Opera AACC hits all marks with ‘Sweeney Todd’


Chance Iheoma, Photography Editor

Opera AACC gave an astounding performance of the musical thriller “Sweeney Todd” on Feb 16.

The performance, directed by faculty member Jerry Vess and conducted by Anna Binneweg of the AACC Symphony Orchestra, opened on Saturday, Feb. 16, at the Robert E. Kauffman Theater on campus. Additional performances are at 2 p.m. from Feb. 17 through Feb. 23.

The musical play, based on the 1979 Broadway rendition by composer Stephen Sondheim and writer Hugh Wheeler, tells a macabre story of love and vengeance.

Barber Sweeney Todd, played in the campus rendition by Douglas Byerly, chair of AACC’s Performing Arts Department, returns to his home in London to find his wife apparently deceased and his daughter in the custody of the judge who had him arrested on false charges.

Actress Kristina Tardif Banks, who portrays Mrs. Lovett, a pie shop owner who sells “the worst pies in London,” meets Sweeney Todd on Fleet Street. Together the two conspire to get revenge on actor Greg Jones Ellis’s character, Judge Turpin, and rescue Todd’s daughter, Johanna, played by student Ashley Gladden.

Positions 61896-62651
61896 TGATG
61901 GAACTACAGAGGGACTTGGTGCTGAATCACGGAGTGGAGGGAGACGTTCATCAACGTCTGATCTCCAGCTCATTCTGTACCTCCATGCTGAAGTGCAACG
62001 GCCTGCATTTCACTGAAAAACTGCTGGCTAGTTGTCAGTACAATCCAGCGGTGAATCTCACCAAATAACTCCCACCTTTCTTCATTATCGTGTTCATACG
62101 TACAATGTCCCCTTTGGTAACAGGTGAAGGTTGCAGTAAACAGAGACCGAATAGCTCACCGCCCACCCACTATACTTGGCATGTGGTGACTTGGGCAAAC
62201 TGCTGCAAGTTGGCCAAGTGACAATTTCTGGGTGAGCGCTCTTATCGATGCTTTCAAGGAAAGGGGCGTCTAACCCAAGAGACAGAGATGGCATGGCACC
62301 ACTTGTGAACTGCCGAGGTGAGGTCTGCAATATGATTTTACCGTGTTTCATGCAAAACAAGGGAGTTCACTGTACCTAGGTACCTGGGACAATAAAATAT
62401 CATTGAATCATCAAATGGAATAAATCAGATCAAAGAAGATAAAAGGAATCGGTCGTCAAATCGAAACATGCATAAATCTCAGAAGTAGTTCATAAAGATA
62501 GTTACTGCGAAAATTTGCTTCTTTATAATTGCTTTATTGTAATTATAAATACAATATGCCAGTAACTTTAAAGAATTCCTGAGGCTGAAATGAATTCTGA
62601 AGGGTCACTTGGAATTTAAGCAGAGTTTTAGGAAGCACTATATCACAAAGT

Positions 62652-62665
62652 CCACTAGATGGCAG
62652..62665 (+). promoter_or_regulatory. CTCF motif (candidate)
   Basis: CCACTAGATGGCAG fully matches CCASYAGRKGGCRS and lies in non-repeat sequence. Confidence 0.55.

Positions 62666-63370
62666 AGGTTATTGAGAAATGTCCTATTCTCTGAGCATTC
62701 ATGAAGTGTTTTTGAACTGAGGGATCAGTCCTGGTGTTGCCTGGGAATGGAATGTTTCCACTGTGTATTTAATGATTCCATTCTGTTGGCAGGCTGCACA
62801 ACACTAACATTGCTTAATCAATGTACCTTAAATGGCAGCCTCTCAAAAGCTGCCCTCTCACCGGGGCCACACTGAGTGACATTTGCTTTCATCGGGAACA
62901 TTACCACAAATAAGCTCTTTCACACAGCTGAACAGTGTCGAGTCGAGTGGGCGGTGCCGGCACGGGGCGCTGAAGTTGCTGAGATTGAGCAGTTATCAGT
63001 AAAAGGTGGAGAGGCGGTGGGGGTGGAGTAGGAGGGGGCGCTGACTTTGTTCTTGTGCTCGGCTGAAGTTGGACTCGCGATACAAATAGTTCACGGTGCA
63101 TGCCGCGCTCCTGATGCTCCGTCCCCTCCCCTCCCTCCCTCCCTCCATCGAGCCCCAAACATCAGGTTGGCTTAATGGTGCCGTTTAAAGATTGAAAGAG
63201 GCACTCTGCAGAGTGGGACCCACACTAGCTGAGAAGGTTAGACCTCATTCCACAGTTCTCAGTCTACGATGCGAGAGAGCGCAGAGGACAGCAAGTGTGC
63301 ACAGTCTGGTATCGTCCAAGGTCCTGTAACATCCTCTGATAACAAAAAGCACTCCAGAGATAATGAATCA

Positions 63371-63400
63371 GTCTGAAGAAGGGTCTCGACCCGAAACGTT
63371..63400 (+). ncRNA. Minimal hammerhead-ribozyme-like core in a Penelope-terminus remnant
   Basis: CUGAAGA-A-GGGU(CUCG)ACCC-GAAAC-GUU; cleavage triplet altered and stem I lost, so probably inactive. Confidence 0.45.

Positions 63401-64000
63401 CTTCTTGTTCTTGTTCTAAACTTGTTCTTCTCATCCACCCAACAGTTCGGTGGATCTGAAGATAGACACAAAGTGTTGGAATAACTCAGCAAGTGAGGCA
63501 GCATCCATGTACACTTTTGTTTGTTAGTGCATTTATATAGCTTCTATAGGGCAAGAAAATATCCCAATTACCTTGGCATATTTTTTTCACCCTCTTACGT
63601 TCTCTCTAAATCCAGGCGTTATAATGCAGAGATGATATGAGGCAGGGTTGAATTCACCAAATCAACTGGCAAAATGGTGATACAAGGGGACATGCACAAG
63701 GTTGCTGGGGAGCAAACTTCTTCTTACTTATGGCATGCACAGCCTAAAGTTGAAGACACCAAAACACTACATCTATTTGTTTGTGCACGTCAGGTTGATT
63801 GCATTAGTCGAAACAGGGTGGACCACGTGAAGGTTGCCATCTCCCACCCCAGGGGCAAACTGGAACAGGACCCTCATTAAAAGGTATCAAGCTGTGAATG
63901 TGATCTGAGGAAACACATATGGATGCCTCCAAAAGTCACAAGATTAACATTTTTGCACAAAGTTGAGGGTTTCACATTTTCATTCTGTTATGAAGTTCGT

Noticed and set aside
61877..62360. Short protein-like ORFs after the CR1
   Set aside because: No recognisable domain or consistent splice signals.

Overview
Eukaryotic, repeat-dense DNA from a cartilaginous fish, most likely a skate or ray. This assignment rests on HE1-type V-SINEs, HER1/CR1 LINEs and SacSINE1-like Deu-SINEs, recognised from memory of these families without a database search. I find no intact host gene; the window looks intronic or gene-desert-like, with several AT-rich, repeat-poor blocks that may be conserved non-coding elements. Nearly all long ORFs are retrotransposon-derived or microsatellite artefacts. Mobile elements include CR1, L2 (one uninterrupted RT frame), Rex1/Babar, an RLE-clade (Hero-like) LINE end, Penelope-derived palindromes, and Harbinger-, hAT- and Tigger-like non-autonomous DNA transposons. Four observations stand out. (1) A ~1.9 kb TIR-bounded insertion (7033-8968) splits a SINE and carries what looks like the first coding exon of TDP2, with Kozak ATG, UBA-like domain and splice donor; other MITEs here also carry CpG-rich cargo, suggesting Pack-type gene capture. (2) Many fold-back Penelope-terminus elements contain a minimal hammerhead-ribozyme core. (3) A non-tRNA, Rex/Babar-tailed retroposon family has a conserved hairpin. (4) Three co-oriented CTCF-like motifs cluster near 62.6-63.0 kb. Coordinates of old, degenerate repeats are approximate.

The AACC Symphony Orchestra played the live score that drove the production.

Byerly gives a haunting performance as Todd, with the pain of misanthropy and loss hanging off of every line.

Banks expertly weaves dark humor with tragic sympathy in her performance as Mrs. Lovett, often giving the morbid tale an ironically light-hearted twist. She and Byerly play off of each other with remarkable charisma.

Actress Emily L. Sergo brought an engagingly humorous and antagonizing presence as rival barber Adolfo Pirelli.

Costume designer Mary Bova gave each actor’s wardrobe a personal touch, lending the players an air of Victorian-era authority.

Peter Kaiser, events manager at AACC, headed the production’s lighting design, which glazed each scene with intense, mood-heightening colors.

While the set design could have done with a bit more to bring the audience into the supposedly filthy London setting—possibly with the addition of more stage adornments—the excellent blocking as well as the view of the orchestra did enough to keep those in attendance engaged.

Tickets for general admission are $25 and $15 for AACC faculty, staff, seniors, groups and students.